We’re still learning a lot about COVID-19, including all of its possible symptoms and lingering effects. By now, you’re no doubt familiar with some of the most common signs, like fever, cough and shortness of breath. A few weeks into the pandemic, we also learned that some people can experience a loss of taste or smell.
But COVID-19 doesn’t just affect your respiratory system. It can also affect your gastrointestinal (GI) system. And that means that there are GI symptoms to know and watch out for. These include:
These symptoms can sometimes begin before respiratory symptoms start, but not always. So far, research shows that GI symptoms aren’t inevitable if you are diagnosed with COVID-19. In one study, about 60% of those diagnosed with the coronavirus experienced at least one GI symptom.
How Do You Know if Your GI Symptom Is Due to the Coronavirus?
COVID-19 symptoms can surface anywhere between two and 14 days after exposure. If you’ve been in contact with someone who’s been diagnosed and you start to experience GI symptoms, including diarrhea, contact your doctor via phone or a virtual visit. They’ll ask you a series of questions to rule out other possibilities, like food poisoning or other causes of gastrointestinal problems.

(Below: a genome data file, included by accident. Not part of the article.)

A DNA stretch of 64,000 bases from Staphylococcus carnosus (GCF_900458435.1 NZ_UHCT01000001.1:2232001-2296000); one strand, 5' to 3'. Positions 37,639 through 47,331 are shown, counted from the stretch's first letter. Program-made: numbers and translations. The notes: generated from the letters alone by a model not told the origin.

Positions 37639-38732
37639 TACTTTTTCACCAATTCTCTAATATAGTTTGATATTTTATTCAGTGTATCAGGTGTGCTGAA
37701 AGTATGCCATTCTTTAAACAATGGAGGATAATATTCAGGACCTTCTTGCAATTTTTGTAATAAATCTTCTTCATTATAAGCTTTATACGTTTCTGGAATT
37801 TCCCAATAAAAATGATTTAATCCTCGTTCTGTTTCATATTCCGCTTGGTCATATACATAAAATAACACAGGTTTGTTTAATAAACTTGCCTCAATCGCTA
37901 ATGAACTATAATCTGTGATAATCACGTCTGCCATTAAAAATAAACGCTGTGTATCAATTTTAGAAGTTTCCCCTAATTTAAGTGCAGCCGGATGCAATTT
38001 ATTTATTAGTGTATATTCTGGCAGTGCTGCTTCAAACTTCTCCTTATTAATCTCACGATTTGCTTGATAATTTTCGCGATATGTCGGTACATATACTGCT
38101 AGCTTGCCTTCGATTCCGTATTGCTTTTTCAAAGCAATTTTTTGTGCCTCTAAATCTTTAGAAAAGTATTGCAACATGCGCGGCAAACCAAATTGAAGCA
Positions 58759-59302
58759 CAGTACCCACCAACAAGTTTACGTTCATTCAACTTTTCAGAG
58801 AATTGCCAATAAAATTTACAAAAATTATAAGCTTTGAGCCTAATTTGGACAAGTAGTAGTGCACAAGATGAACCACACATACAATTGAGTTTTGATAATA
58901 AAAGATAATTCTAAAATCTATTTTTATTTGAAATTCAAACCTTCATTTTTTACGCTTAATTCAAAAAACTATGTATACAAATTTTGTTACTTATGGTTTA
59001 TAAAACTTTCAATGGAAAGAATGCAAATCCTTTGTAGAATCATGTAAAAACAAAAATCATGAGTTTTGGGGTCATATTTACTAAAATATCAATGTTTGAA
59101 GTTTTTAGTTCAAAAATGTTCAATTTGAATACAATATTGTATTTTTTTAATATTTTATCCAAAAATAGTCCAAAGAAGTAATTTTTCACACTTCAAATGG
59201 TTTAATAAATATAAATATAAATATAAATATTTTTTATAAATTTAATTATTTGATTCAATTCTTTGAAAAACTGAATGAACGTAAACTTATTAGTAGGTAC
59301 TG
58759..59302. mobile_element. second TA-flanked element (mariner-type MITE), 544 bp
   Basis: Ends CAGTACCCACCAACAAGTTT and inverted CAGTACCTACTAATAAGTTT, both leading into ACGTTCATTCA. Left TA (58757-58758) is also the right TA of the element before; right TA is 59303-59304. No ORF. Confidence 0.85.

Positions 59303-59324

Diarrhea is defined as having loose bowel movements three or more times in one day, and it usually lasts one or two days. If it doesn’t go away after that, contact your physician.
According to the CDC, symptoms of COVID-19 to watch out for include:
- Fever or chills
- Shortness of breath or difficulty breathing
- Muscle or body aches
- New loss of taste or smell
- Sore throat
- Congestion or runny nose
- Nausea or vomiting
All of these symptoms can range from mild to severe.
Remember, you can protect yourself and others from COVID-19 by wearing a mask, social distancing, washing or sanitizing your hands frequently and not touching your face.
The information in this blog post is accurate at the time of publication. However, as the situation surrounding COVID-19 continues to change, it's possible that information has changed since being published. While Ochsner Health is trying to keep our blog posts as up-to-date as possible, we also encourage readers to stay informed on news and recommendations by using the CDC website.
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